Griff the Invisible Reviews
The story follows Griff (Ryan Kwanten), a meek nerd who has a boring job where he is picked upon by the office bully and ignored by everyone else. His life is generally sad, but he tries to make up for it by being a superhero by night, despite not having any superpowers or Batman-like amounts of money. Into his life comes Melody (Maeve Dermody), a beautiful girl who also feels like a social misfit. She might be the only person who can understand Griff's mental universe.
It's really a lovely premise not just about superheroes, but about accepting people as they are. Unlike in, say, Kickass, there are a couple of action sequences, but they're small and largely beside the point. The movie isn't about superheroics, it's about the idea of superheroics and why it can matter to people. It's not a superhero movie with romantic comedy elements, but a romantic comedy with superhero elements. The central performances by Kwanten and Dermody are both quite charming, and played with wide-eyed sincerity. Marshall Napier also nicely negotiates a delicate role as Griff's brother Benson, who is initially the one in love with Melody - we have to see that Benson isn't right for Melody, but also that he's a genuinely good guy, which is a tricky thing to pull off, but it works here.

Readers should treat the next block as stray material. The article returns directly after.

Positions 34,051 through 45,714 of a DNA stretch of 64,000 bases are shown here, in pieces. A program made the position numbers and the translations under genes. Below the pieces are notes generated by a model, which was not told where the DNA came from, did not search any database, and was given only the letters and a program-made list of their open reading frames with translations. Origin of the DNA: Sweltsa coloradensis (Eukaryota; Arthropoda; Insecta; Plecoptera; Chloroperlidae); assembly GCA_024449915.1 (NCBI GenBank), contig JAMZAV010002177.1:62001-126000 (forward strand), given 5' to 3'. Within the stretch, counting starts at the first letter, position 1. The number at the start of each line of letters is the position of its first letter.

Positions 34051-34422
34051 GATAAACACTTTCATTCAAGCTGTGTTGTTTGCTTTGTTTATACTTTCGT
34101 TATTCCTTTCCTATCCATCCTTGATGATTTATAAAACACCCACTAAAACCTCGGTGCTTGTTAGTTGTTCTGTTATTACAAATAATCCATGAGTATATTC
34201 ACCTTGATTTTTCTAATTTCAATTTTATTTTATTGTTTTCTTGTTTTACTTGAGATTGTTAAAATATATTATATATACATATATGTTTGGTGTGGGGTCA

This was the first movie written and directed by an Australian actor named Leon Ford, and it shows a lot of promise. His visual style was mostly nothing special, except for a couple of shots of Griff standing in a crowd, but he does have a good feel for quirky characters. I quite enjoyed this one, and hope Ford gets the chance to make other movies.